Daily Bread

We said last week there was a consensus on term limits. Not so…

“It’s not about term limits, it’s about limiting the influence of lobbyists. So how do you do that? Replace the current federal campaign finance system with publicly-financed campaigns as they do in Arizona and Maine.

“When politicos don’t need money to run for re-election. They will make decisions that are best for Americans, not corporate lobbyists.”

And this reader’s novel approach:

“I would like to see U.S. senators and congressmen removed from the federal budget and paid by their states.

“States fundamentally lose control over their representative when they leave for Washington. As the workforce becomes more virtual, migration to D.C. becomes less important.

“Second point, if you work for the government, you should recuse yourself from voting in elections. In other words, you work for the county, you can’t vote in county elections. You work for the state, you can’t vote in state elections.

“That way the perpetual one-party grip — especially on state politics — would be minimized.”

Not sure limiting someone’s right to vote is strictly constitutional.

Also, do you think the folks in Congress would operate differently if they were beholden to the states they represent for their daily bread?

Last, how might the government better regulate lobbyists?

Your Rundown for Tuesday, Oct. 1, 2019:

Athleisure

Upscale athleisure brand Lululemon Athletica (NASDAQ:LULU) is up over 56% year-to-date. That’s particularly buoyant considering the U.S. economy’s growing at a rate of 2%.

What’s made the Canada-based company so successful? (To riff on Lululemon’s success, the company’s grown 200% in 3 years — that’s an average of 64% per year.)

At core, the company maintains its direct-to-consumer model; yes, there are Lululemon stores but they’re few and far between. How this works to the company’s advantage: you can only purchase the brand through its stores and on its website.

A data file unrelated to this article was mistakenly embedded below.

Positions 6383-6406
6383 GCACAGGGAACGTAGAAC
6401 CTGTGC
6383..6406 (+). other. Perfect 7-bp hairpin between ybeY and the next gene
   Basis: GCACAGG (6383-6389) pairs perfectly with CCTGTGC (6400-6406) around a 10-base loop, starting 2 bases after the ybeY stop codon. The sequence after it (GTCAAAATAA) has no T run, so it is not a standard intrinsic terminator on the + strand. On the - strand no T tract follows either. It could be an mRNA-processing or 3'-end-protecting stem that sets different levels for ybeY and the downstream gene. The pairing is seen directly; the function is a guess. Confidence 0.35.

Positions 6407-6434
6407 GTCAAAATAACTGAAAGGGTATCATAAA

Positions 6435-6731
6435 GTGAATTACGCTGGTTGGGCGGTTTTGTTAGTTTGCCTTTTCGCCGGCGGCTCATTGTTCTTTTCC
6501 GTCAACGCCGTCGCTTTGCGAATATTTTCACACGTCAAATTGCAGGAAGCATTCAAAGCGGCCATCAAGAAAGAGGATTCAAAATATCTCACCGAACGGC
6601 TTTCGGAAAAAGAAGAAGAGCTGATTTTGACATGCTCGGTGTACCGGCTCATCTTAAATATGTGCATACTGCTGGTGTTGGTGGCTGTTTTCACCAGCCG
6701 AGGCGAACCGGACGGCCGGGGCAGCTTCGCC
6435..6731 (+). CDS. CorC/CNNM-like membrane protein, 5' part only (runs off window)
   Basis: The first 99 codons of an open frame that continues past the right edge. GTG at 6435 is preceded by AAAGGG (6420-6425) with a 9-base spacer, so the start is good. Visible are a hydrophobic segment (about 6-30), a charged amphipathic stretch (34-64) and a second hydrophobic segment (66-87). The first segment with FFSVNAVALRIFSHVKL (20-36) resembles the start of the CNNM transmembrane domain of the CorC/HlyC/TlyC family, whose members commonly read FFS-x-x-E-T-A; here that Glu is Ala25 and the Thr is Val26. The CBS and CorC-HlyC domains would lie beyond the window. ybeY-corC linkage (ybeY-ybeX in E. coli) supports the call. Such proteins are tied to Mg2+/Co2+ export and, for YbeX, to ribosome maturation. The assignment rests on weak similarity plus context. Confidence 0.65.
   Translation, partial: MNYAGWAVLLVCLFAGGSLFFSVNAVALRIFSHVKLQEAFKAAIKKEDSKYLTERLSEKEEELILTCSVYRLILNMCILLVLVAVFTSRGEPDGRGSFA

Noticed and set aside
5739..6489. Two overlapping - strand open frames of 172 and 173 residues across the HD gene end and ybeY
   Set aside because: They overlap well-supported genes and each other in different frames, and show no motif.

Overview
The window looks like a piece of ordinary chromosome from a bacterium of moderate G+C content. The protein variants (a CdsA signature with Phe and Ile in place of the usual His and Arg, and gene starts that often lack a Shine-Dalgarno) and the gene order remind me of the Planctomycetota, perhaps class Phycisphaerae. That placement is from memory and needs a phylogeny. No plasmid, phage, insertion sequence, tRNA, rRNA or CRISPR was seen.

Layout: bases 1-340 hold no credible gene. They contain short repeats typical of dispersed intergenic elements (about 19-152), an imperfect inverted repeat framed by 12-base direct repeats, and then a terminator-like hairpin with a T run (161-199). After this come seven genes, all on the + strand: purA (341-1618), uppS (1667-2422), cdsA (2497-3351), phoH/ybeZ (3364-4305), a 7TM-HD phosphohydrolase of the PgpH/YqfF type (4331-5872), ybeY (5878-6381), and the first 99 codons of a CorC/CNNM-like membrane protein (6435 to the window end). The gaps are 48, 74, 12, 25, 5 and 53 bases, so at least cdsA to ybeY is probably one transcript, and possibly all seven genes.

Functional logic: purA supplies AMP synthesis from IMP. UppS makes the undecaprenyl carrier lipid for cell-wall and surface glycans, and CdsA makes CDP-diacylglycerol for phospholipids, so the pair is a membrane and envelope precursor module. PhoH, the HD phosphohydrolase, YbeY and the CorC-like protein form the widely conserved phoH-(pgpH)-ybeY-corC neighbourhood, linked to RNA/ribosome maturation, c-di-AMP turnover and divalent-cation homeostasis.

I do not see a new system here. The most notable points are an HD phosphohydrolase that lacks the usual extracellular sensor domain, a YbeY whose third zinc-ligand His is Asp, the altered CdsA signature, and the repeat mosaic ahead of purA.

It doesn’t flood the market with products that sit on store shelves. This keeps costs down and quality-control up.

Another thing Lululemon has going for it is the company seems to have a pulse on what consumers want. As a result, the company rolls out new products only occasionally but very strategically.

Last, the company’s management is top-notch and, speaking of strategic, execs have focused on building brand awareness slowly, without sacrificing quality.

While the consensus rating on LULU this year is a “B” — because of trade war tariff concerns, mainly — we believe this is a stock to add to your portfolio and hold.

Market Rundown for Tues. October 1, 2019

S&P 500 futures are down 9 points to 2,967.

Oil is up 17 cents to $54.23 for a barrel of West Texas crude.

Gold’s added $6 to its price of $1,478.90 per ounce.

Bitcoin is up $53.09 to $8,369.02.

Have a good day. We’ll talk more tomorrow.

For the Rundown,

Aaron Gentzler

Aaron Gentzler

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Aaron Gentzler

Aaron Gentzler is the publisher of Seven Figure Publishing. He is also the editor of The Rundown and has been with Agora Financial / Seven Figure Publishing since 2005. He's been covering technology and markets for over a decade.

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